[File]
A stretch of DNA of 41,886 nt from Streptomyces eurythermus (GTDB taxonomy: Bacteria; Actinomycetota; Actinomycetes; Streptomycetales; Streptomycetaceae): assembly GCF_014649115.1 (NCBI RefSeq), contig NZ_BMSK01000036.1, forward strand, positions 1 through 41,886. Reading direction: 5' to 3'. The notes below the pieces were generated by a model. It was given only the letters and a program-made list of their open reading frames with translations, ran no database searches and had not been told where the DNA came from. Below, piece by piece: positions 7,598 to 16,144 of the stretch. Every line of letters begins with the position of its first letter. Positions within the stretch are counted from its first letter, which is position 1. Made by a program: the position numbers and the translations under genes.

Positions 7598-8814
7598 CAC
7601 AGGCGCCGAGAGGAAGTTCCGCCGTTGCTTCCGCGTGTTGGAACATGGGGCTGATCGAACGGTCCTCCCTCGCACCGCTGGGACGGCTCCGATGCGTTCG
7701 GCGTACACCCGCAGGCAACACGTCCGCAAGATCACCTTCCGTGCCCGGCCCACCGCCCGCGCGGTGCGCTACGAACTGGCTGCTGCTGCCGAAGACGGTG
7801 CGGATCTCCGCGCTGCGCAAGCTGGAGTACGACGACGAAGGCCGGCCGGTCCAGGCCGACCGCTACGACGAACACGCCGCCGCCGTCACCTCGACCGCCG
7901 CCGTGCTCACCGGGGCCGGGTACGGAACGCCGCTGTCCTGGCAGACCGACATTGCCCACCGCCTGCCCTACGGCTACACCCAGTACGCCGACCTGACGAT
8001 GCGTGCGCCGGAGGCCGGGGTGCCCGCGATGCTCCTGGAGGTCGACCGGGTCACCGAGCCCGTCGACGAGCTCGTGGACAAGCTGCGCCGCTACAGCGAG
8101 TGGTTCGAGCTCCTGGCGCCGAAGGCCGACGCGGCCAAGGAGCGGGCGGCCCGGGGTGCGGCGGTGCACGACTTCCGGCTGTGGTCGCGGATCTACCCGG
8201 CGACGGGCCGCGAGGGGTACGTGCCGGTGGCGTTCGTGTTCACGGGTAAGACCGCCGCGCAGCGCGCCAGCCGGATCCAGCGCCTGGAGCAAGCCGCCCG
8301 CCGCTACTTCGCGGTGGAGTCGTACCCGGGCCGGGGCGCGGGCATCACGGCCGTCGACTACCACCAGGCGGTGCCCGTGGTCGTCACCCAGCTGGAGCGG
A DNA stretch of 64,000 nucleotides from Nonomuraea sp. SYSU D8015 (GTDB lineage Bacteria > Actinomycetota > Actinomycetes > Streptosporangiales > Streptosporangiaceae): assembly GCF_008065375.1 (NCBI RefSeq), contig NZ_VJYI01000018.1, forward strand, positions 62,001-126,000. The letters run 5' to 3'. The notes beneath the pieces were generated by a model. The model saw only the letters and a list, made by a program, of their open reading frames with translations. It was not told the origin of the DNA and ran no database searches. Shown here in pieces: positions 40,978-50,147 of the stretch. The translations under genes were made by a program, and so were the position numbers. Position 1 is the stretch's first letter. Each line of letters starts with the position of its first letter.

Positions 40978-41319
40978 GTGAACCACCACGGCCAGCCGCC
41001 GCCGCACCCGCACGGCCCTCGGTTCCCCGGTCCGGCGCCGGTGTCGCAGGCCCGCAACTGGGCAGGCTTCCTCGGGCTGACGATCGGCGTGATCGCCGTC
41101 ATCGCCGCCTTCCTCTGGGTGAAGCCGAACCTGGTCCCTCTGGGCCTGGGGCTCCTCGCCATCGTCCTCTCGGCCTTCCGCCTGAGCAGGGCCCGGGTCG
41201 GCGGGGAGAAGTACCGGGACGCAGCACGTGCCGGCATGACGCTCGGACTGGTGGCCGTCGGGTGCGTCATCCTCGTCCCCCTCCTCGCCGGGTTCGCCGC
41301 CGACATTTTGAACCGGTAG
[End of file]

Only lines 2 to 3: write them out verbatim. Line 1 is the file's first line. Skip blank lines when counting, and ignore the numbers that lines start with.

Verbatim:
Positions 7598-8814
7598 CAC